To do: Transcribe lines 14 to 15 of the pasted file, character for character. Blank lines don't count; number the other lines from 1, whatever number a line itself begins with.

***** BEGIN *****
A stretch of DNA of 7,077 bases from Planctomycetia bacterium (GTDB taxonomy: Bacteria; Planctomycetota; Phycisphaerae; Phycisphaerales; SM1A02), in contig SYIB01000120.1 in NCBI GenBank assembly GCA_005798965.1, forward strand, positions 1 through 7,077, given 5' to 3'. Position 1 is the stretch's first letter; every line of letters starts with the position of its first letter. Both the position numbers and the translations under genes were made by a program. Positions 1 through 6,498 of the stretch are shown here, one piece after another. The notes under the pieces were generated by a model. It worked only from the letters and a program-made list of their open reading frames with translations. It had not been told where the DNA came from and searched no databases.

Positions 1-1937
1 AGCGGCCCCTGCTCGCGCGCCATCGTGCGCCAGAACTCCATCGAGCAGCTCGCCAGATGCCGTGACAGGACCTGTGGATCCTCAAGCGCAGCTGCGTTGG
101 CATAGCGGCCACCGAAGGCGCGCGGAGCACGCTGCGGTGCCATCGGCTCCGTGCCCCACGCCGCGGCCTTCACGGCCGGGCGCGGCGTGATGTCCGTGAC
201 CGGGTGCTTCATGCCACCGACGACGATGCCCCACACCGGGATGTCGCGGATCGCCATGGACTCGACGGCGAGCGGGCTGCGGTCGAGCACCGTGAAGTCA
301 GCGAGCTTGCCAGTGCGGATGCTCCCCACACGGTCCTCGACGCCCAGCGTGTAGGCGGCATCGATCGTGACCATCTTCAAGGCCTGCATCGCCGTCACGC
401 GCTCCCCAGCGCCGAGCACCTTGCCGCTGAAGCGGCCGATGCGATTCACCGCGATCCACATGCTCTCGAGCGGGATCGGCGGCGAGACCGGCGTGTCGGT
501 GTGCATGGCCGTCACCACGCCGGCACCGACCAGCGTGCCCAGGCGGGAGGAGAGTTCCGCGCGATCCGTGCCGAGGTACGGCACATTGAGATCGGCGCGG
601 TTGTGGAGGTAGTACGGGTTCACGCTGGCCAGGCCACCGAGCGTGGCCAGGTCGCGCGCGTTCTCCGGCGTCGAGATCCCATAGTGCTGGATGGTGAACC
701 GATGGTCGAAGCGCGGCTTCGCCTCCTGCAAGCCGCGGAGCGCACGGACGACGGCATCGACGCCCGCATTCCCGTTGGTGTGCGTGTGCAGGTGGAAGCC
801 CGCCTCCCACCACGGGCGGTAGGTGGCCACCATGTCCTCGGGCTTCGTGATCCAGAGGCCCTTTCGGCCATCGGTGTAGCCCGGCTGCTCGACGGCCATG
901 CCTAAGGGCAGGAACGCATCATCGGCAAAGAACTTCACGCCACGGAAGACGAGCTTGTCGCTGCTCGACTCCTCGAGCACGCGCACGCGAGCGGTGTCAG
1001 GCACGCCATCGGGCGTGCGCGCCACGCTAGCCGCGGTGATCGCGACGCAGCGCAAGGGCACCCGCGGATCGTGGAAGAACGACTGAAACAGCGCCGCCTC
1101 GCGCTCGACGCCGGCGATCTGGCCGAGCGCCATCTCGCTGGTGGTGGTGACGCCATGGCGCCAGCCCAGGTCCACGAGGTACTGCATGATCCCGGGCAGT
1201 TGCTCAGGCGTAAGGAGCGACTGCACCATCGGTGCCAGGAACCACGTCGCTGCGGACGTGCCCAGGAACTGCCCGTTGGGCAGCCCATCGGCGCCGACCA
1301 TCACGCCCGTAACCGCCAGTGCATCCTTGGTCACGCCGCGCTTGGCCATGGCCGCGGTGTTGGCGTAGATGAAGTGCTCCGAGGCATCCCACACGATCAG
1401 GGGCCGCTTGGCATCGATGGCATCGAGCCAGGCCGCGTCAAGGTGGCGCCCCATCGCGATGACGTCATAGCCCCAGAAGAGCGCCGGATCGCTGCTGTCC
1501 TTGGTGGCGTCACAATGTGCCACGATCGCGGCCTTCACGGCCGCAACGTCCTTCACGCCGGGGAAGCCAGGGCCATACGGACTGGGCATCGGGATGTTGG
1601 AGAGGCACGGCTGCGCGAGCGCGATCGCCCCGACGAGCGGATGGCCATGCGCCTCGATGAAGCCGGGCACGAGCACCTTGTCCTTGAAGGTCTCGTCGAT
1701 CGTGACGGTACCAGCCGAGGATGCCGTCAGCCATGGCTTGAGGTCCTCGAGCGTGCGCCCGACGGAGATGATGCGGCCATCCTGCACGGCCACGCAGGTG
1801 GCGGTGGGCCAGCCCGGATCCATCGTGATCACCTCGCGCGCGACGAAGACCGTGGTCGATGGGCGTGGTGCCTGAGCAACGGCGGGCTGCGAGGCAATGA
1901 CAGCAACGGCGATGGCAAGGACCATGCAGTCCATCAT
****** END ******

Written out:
1101 GCGCTCGACGCCGGCGATCTGGCCGAGCGCCATCTCGCTGGTGGTGGTGACGCCATGGCGCCAGCCCAGGTCCACGAGGTACTGCATGATCCCGGGCAGT
1201 TGCTCAGGCGTAAGGAGCGACTGCACCATCGGTGCCAGGAACCACGTCGCTGCGGACGTGCCCAGGAACTGCCCGTTGGGCAGCCCATCGGCGCCGACCA